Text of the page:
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Ponsettias

December 12, 2016

poinsettiaThe poinsettia is the most popular holiday plant this time of year. They come in an array of different colors from pink, blue, purple, white, orange, even multi-colored but are traditionally red. You’ve seen these beautiful plants in every supermarket from November to December but they mysteriously disappear after New Year’s Day.

Many people toss them, knowing they will buy new ones next year. Others will attempt but fail to keep up with the 12 hours of dark that is required to alter the color on the bracts (bracts are the leaf-like structures that change colors). However, may fortunate and/or skilled gardeners will nurture their plants keeping them alive all year allowing them to grow to 10-feet tall, enjoying their colorful autumnal bloom.

History:

Native to southern Mexico, poinsettias were originally used by the Aztecs for dye and medicinal purposes. The plant was introduced to the United States by Joel Roberts Poinsett, the first United States Ambassador to Mexico, who brought the plant back to South Carolina in 1828. He began propagating and dispersing the plant amongst his friends. By 1836, the plant gained the common name poinsettia. In honor of Joel Poinsett, December 12th has been titled National Poinsettia Day, marking his passing and honoring his botanical achievements.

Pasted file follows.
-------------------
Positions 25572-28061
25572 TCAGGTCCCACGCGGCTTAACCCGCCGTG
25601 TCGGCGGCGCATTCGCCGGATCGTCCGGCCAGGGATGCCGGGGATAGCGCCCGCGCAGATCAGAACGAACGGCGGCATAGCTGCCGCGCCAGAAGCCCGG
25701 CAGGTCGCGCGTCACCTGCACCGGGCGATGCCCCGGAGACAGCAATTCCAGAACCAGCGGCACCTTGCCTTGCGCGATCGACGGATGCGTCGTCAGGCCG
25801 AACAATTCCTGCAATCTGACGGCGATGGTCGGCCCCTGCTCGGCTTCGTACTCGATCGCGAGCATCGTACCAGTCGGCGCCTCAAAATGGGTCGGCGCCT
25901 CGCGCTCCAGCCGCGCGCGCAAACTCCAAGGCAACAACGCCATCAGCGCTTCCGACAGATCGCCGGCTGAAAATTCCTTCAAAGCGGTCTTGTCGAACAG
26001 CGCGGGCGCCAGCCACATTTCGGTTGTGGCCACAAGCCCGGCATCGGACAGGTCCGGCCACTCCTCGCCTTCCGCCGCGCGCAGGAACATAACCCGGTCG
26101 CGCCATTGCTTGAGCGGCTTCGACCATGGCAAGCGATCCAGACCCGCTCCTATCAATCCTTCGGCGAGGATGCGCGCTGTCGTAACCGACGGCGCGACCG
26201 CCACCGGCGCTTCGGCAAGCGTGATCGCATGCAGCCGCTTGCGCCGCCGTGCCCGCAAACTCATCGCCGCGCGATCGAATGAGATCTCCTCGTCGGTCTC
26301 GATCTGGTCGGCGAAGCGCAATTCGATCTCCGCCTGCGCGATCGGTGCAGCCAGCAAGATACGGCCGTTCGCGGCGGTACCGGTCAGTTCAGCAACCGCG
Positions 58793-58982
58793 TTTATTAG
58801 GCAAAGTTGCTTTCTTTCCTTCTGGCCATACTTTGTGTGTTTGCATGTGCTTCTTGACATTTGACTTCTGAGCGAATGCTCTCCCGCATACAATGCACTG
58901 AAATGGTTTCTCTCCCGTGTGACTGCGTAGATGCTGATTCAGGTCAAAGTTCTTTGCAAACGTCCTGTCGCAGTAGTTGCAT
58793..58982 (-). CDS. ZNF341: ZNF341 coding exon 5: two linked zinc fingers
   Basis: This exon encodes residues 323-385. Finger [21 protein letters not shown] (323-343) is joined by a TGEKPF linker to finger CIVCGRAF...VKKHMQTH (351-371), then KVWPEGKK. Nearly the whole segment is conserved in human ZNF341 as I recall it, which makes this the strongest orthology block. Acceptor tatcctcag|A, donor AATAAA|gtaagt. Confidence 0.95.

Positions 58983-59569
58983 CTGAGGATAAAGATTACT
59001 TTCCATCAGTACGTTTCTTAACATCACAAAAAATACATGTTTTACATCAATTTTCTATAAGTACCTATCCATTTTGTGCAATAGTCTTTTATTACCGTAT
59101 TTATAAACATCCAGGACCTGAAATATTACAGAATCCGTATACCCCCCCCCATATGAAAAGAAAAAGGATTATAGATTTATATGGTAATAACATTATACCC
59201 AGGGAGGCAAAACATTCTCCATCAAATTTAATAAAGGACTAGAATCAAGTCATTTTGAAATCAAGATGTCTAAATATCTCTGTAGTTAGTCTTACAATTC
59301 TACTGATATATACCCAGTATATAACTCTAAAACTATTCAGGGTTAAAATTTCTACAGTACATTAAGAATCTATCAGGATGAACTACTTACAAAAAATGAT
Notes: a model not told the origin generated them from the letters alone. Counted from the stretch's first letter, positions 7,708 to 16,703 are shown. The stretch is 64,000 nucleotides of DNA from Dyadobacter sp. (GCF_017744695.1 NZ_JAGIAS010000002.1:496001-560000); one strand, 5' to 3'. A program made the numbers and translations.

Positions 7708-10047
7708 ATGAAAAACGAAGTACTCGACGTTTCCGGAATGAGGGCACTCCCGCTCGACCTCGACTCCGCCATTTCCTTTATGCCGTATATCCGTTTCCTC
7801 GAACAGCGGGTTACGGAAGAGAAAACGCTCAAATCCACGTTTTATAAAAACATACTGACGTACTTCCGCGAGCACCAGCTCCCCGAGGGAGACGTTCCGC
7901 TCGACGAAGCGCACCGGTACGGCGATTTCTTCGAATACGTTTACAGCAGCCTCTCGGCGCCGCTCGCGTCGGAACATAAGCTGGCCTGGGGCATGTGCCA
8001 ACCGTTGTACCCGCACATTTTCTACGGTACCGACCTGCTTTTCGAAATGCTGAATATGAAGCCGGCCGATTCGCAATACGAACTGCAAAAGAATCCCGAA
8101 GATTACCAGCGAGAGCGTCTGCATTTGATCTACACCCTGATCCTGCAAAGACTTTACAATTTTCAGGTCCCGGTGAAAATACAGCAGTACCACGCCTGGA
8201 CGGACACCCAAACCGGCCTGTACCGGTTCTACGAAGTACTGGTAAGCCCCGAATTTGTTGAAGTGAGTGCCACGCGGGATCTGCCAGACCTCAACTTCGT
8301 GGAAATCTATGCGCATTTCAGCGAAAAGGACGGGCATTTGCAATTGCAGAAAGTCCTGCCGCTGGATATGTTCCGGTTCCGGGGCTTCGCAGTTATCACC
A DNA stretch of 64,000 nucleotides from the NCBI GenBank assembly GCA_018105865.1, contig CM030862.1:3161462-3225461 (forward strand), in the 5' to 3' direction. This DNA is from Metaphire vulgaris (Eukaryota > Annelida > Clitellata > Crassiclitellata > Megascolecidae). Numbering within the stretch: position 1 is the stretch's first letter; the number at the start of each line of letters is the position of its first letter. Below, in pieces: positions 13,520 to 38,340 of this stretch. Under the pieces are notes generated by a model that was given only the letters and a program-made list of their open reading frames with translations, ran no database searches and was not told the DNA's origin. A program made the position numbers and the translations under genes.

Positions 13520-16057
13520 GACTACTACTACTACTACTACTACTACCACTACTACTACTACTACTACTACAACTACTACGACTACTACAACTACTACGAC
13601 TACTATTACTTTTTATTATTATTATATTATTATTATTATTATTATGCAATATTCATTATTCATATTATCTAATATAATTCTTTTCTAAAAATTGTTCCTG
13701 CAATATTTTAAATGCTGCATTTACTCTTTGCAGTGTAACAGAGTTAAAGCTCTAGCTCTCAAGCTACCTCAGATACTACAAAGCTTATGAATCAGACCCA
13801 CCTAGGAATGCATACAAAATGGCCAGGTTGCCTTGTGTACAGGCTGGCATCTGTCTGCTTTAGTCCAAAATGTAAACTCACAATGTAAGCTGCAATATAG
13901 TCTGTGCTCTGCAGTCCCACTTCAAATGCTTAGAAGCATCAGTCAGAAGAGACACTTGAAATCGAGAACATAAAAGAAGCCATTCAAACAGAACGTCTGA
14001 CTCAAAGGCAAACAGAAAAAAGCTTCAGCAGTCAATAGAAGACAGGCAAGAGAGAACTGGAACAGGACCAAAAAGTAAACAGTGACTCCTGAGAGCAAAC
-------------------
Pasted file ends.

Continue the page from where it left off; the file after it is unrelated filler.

Myth:

Poinsettias are not poisonous, however, those with latex allergies or sensitivities might want to avoid the sap, which contains latex (check it out, latex is a natural product). What you should be concerned about are pets and children. It is not edible, and those with cats, dogs, horses, cows and birds should proceed with caution when this plant is around their animals.

Care:

Don’t throw your poinsettia away. This seasonal plant can bloom until March, and then be saved until next November when it will bloom all over again.  Check out UF/IFAS for tips on how to care for your poinsettia through the holiday season and beyond.

Happy National Poinsettia Day!

 

 

 

 

 

 

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